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A guide to life under Italy's coronavirus lockdown

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Rome (AFP)

Since Monday, 60 million Italians have been adapting to sweeping restrictions to contain the coronavirus which have upended daily life.

Italian authorities have since issued clarifications about how the rules are intended to impact on almost every aspect of daily life, from getting a haircut to going for a run.

- Moving around -

If they can't take advantage of working remotely or a spot of impromptu leave, Italians are permitted to go to work but must carry "self-declarations" stating this is necessary. These declarations can be checked and kept by the police.

Public transport and taxis are still running, but whether there's anyone to take them is another matter.

In Milan, 59-year-old taxi driver Daniele says: "There are no clients; lots of colleagues are already staying at home with nothing to do."

Travelling for the purpose of getting health care or buying essential supplies is also permitted, as is going out for some exercise -- as long as someone is on their own and not in a group.

Parks and public gardens can stay open "to ensure the continuance of sport and physical activity in the open".

The transport of goods and animals is also allowed.

- Tourism -

Trips for the purposes of tourism are "absolutely to be avoided", says the government, with a vital economic sector grinding to a virtual halt.

Tourists already in the country are to restrict their movements to those necessary to return home.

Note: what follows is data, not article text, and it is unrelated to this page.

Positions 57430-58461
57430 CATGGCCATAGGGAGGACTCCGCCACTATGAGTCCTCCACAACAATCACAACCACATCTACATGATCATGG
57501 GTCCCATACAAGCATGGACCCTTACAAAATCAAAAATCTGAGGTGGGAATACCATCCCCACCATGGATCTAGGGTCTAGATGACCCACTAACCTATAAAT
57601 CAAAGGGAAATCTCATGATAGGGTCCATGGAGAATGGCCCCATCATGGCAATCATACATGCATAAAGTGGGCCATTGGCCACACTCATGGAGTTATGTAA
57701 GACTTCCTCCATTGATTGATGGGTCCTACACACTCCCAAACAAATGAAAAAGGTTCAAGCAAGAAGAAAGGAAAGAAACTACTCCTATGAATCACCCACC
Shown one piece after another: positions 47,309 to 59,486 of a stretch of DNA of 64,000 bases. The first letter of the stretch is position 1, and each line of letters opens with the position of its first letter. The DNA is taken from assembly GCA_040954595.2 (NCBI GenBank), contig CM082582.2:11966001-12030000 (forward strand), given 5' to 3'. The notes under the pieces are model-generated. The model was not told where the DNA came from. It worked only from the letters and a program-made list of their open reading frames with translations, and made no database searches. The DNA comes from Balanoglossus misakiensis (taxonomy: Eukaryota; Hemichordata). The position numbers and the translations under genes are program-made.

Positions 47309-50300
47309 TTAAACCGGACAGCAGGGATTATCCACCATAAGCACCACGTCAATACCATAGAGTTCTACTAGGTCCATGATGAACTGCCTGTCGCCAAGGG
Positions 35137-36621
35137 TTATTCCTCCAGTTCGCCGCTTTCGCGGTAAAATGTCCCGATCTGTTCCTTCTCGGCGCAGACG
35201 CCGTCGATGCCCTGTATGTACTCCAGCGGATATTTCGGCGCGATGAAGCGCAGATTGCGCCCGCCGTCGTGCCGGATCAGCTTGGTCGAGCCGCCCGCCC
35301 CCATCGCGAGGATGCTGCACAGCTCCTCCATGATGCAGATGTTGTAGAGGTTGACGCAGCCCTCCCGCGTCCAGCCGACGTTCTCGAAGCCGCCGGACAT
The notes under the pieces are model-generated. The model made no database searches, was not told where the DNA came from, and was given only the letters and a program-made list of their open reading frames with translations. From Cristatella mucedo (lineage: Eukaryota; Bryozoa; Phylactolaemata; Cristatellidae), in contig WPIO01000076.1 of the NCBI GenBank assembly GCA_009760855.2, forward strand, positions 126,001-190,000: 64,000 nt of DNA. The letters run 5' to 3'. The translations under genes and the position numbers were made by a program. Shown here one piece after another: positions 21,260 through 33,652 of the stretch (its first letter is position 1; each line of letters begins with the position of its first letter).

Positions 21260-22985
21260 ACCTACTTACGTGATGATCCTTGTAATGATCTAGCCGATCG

Officials in the mountainous Val d'Aosta region, normally a popular ski destination, called Monday on tourists to leave.

"The region only has one hospital," Mauro Baccega, the regional official in charge of health care, told the Ansa news agency.

The health system is "already under stress, and having to provide care to non-residents can only aggravate the situation", he added.

- Public life -

All cultural, sporting and religious events have been cancelled.

Sports fixtures organised by international bodies are still going ahead, but without spectators.

Schools and universities are closed and are exploring new ways to reach students through distance learning.

Bars and restaurants are allowed to open between 6am and 6pm, and are only permitted to offer home deliveries outside these hours.

When they are open customers have to keep at least a metre (three feet) away from each other.

A woman manning one bakery still open near Rome's Trevi fountain said this was "not difficult to enforce as there are so few people anyway".

Many establishments have decided to do their bit by closing altogether.

One restaurant in the Trastevere quarter of Rome has a sign announcing it is closing but that when it reopens there will be a "free carbonara day" for all doctors, nurses and healthcare workers "heroically fighting this battle".

Places of worship are open, but ceremonies such as marriages, baptisms, funerals and Muslim Friday prayers are banned.

Mourners in a funeral procession in Sicily were even slapped with fines for turning out.

- Shopping -

Following some panic buying after the strict measures were announced late Monday, the government has insisted there are no shortages of essential supplies.

Supermarkets are still open, with cashiers donning masks and gloves, but other businesses such as clothes shops have begun to shut their doors.

Hairdressers, barbers and beauticians are allowed to stay open in most of the country but must receive clients one by one, by appointment only, and wear protective gear.

But the Campania region, which includes Naples, has ordered such businesses to shut until April 3.

- Family life -

Going to your parents' for a meal is not considered "essential" and therefore will not be deemed a good enough reason to travel.

Divorced parents can however continue to move in order to see their children.

Looking after elderly relatives is not banned, but contact is to be avoided as much as possible.

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